Mathilde Froustey, as Juliet, bourrées across the stage as if floating. She is lightness itself, all aflutter, giving body form to her girl-woman moment. She is telling us—or rather she is bringing to life— choreographer Helgi Tomasson’s stamp on this classic story of forbidden love, where dance and gestures simultaneously telegraph internal and external events. This Juliet wants to both swallow the world’s excitement, and run into her nursemaid’s arms for protection, all at once
Fellow lovers of Prokofiev’s famed score for this ballet, may also find Froustey’s dance to oboe and flute solos emerging from the orchestra exquisite. We see the score, as we hear it. How did this talented pre-teen get to be a prima ballerina, you may be wondering. She is so young, so innocent, so fresh-faced in total body!
How perfect also that the clan warfare background that frames the arc of the story is given that most familiar deeper note phrase by the brass and bassoon. While other choreographers choose to allocate the deep scolding notes mainly to Juliet’s father, Tomasson makes it a recurring ensemble takeover of the stage. It is society as a whole that forbids this love, after all. And as the lovers are strung by their first sights of each other it feels more medieval and forbidding than the set. This writer imagines William Shakespeare jumps out from his grave and shouts BRAVO!—it’s just what I had in mind.
San Francisco Ballet @Home Showcases Work by the Troupe’s Artistic Director
In the introduction to the streamed performance, San Francisco Ballet’s Artistic Director and Principal Choreographer Helgi Tomasson explains that he wanted body language and mime to help tell the story. Perhaps we see this touch most in the sword skirmishes, which truly seem to put the choreography into the fight choreography.
For this reviewer, the set was not especially a value-add. At times the coral and red hued costumes gave a richness to the visuals, as did the barber shop pole reminiscent tights paired with a tutu that flared into zebra of a particularly lithe dancing trio, the dancing acrobats. Also, more germane to this particular pandemic moment, the cinematography does adequately convey the dance, but doesn’t give flashes of insight into the staging as one seems to find in other dances on the San Francisco Ballet website. How quickly they have spoiled us!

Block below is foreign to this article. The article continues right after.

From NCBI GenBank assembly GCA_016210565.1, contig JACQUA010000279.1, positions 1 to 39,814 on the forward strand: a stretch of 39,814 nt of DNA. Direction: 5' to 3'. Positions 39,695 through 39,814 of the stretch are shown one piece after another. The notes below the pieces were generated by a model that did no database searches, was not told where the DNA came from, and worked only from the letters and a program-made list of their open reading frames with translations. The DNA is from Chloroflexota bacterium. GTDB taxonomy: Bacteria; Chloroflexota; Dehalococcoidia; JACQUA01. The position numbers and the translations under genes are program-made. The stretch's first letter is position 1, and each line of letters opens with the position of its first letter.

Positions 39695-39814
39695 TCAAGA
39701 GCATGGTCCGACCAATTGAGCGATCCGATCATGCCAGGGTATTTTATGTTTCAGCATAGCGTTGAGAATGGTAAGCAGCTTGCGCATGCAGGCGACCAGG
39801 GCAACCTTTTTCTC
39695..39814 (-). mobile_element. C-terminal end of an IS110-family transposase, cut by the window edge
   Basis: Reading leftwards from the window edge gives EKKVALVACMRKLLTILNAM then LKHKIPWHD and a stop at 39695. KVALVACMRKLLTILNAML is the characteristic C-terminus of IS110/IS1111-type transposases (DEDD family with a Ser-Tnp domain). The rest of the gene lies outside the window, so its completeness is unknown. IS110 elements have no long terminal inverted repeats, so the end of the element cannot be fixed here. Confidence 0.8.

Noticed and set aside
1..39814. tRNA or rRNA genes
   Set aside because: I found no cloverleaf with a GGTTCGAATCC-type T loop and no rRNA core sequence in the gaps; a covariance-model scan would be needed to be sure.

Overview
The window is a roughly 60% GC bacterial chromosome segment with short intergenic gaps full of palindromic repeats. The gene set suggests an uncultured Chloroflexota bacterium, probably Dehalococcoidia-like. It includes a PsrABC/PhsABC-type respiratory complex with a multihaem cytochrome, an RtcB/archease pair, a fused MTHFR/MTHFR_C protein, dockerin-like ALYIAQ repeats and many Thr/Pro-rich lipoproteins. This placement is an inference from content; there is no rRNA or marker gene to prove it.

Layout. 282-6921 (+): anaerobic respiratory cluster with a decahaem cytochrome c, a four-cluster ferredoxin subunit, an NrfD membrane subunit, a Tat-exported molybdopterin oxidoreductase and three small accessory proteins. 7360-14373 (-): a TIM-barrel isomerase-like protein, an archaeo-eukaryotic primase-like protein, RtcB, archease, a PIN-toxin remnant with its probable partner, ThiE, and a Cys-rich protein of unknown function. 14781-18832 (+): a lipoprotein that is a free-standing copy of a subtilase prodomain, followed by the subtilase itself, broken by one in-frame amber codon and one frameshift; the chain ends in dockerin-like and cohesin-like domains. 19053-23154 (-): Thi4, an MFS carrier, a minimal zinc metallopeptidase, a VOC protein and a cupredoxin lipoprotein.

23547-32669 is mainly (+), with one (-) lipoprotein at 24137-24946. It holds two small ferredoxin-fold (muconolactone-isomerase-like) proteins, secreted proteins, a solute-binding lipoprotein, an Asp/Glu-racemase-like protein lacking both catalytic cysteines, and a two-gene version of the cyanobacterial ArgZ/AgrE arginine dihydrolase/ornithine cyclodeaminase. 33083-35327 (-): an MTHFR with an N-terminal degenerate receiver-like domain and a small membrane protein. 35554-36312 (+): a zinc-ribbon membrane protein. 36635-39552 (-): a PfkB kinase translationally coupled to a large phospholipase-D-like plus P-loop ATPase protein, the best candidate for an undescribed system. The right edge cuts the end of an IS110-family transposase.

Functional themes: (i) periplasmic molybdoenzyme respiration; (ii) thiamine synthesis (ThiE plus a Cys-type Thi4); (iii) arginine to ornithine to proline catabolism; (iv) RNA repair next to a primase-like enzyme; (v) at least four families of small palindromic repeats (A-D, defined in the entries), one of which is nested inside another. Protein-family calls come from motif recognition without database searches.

Don’t miss the intermissions! These intermission interviews with dancers and the fight choreographer are thoroughly engaging, in contrast, and help remind of the total artistry and dedication every performer and creative team member has brought to make this a standout experience.
SF Ballet @HOME provides ongoing programming that changes weekly—with this performance unfortunately no longer available.
All streamed performances are free but donations are encouraged.
You can stream a performance of this Romeo and Juliet ballet with a different SF Ballet cast on the Lincoln Center at Home website.
Images courtesy of San Francisco Ballet
Love picture-rich dance reviews? Then don’t miss the Picture This Post feature- CHOREOGRAPHERS’ EYES: DANCERS EXPLAIN DANCE
About the Author:
Amy Munice is Editor-in-Chief and Co-Publisher of Picture This Post. She covers books, dance, film, theater, music, museums and travel. Prior to founding Picture This Post, Amy was a freelance writer and global PR specialist for decades—writing and ghostwriting thousands of articles and promotional communications on a wide range of technical and not-so-technical topics.
Amy hopes the magazine’s click-a-picture-to-read-a-vivid-account format will nourish those ever hunting for under-discovered cultural treasures. She especially loves writing articles about travel finds, showcasing works by cultural warriors of a progressive bent, and shining a light on bold, creative strokes by fledgling artists in all genres.